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Dartmouth Engineers Offered Fulbright Fellowships

Dartmouth News

May 22, 2020

By Hannah Silverstein

Two engineering students are among the nine Dartmouth alumni and students offered the teaching or research grants.

Seven Dartmouth students and two alumni have been selected as Fulbright Scholars, and will study or teach in Austria, Canada, Germany, Indonesia, Mexico, Spain, and South Korea.

Sponsored by the U.S. government, the Fulbright Program is designed to increase mutual understanding between the people of the United States and the people of other nations through international educational exchanges in more than 155 countries. Fulbright awards are available for research, graduate study, and teaching English. Due to the COVID-19 pandemic, this year's Fulbright programs have been postponed until January.

Mary Tobin '20

San Diego, Calif.
Engineering sciences major; human-centered design minor
English teaching assistant grant, Germany

Mary Tobin

Mary Tobin fell in love with Germany while on a language study abroad program in Berlin. "The scenery was beautiful, and the cultural attitudes align with my interest in sustainability," she says.

An engineering major, Tobin is "fascinated by how things work. I'm captivated by the process of imagining a contraption and then designing and fabricating the device into a physical object that could make an impact."

Extensive backcountry experience has instilled her with a love for the outdoors and a commitment to using engineering to fight climate change, she says. "I want to work with others to implement green technologies to preserve natural spaces and improve livelihoods."

In her "Engineering Design Methodology and Project Initiation" course she had the opportunity to analyze Dartmouth's energy systems and research alternative solutions.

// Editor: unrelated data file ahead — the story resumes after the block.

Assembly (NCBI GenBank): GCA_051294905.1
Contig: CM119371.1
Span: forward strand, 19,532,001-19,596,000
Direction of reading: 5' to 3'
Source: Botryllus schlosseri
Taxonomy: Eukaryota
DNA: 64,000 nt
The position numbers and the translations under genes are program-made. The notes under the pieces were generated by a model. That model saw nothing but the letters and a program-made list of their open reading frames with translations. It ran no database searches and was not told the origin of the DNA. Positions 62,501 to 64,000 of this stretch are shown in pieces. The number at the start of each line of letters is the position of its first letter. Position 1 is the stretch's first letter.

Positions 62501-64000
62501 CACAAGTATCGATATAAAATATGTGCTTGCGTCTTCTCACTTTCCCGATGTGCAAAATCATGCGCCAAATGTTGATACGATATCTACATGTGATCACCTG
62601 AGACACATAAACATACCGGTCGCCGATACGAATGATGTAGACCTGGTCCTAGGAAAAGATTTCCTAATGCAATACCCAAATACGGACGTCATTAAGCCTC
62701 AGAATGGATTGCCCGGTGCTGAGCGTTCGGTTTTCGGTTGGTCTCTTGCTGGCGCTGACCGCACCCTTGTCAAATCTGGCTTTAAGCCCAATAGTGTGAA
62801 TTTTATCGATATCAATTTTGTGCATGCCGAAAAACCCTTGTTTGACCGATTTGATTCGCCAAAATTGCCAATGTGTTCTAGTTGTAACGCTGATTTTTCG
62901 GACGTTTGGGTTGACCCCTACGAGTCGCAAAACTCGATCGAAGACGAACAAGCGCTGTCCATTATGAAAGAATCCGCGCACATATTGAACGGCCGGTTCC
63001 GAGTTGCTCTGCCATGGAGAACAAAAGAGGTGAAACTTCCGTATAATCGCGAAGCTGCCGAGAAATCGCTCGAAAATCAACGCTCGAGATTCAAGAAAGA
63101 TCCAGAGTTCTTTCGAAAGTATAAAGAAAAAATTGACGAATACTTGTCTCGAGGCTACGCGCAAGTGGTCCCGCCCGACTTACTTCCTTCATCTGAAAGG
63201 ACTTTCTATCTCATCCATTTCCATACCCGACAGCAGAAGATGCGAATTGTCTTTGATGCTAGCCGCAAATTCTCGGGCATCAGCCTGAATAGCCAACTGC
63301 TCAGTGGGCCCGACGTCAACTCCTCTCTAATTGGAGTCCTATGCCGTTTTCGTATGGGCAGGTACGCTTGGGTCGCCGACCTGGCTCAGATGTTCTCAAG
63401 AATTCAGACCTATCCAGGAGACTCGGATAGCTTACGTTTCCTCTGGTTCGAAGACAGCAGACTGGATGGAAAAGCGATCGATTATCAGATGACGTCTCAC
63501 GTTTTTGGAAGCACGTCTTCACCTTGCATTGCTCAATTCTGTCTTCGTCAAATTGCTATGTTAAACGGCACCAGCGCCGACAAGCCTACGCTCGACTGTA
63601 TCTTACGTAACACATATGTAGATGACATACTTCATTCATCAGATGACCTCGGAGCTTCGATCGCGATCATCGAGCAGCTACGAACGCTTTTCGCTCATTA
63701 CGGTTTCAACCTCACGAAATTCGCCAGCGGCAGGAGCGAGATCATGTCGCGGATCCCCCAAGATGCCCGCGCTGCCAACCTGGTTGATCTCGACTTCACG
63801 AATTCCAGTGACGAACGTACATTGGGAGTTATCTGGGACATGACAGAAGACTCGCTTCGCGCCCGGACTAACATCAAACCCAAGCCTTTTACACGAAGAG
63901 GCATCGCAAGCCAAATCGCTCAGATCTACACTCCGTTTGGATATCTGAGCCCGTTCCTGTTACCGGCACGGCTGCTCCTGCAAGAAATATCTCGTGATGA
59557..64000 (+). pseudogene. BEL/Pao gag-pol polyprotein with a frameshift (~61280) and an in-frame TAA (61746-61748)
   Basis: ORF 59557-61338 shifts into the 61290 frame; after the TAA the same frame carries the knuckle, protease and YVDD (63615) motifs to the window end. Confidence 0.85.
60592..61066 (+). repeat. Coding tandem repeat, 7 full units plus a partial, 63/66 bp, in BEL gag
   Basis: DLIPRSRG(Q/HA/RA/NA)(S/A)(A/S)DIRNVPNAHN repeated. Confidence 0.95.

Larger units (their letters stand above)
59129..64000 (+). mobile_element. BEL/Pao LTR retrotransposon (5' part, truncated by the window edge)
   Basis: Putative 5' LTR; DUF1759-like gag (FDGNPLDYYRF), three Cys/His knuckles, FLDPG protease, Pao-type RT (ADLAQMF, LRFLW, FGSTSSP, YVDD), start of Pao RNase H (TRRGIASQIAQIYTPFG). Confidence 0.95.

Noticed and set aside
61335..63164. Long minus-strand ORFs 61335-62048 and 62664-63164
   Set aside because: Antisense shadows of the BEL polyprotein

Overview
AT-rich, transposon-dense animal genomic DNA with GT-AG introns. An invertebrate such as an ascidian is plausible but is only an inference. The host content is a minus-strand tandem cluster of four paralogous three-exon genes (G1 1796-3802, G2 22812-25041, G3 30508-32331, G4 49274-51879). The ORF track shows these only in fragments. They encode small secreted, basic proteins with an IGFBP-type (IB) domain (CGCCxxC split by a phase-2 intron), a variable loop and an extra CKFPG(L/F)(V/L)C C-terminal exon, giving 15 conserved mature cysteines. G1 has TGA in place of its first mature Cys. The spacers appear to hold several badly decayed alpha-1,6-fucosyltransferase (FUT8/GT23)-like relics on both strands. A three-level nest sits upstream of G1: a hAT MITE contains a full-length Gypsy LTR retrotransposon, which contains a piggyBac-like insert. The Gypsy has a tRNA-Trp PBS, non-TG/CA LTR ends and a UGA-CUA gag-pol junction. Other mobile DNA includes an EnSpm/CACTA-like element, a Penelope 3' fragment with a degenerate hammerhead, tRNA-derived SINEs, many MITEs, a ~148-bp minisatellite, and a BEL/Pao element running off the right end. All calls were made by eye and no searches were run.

"We learned about up-and-coming alternative technologies and worked with stakeholders—engineers, administrators, the sustainability office, Hanover officials—to incorporate their priorities into our recommendations," she says.

Tobin plays on the women's varsity rugby team, was a member of the executive board of the Dartmouth Society of Women Engineers, and is an associate affiliate with the Irving Institute for Energy and Society. She also spent a term on the Stretch, the earth sciences department's off-campus program.

Fulbright is "an incredible opportunity to engage with a new community, and to increase my global understanding. I am honored, humbled, and excited to see where this new adventure will take me," she says.

"I'm excited to help students improve their English and to join the local community, explore the German backcountry, and engage with local engineers. I want to immerse myself in the culture as much as possible."

Chase Yakaboski, PhD Candidate

Mary Esther, Fla.
PhD candidate in engineering, Thayer School of Engineering
Research/study grant, Austria

Chase Yakaboski

Chase Yakaboski will use his Fulbright scholarship to develop research for his PhD thesis on artificial intelligence and machine learning.

A 2014 graduate of the University of California, Berkeley, Yakaboski was drawn to pursue research abroad because of his experience as a civilian software developer and operations research analyst for the U.S. Air Force. Though he was based in Florida, his work took him to Australia "as part of a collaboration effort to develop our software tools in compliance with other country's specific requirements," he says.

"It was extremely rewarding working in another country and engaging in a diplomatic as well as a technical capacity, and it gave me an appreciation for the importance of cross-cultural fellowship."

In Austria, he hopes to explore family roots in addition to pursuing "the research that I love," he says. "I couldn't pass that up."

Engineering comes naturally to Yakaboski, who works with Professor of Engineering Eugene Santos, whom he credits with teaching him "how to think deeply about problems."

"I like trying to understand a problem, making something to address it, and seeing if it works. Dartmouth has fed my intellectual curiosity because of its interdisciplinary emphasis and the ease of access to mentors. Where else would I be getting coffee with my adviser every day? These small interactions have been hugely beneficial to all aspects of my academic development."

He is a fellow of Thayer's PhD Innovation Program, which provides entrepreneurial training to graduate students pursuing private sector careers. "I think my path lies somewhere between research and entrepreneurship," he says.

Outside of research, Yakavoski loves to play tennis. "When I am stuck on a problem, the tennis court is the first place I go."

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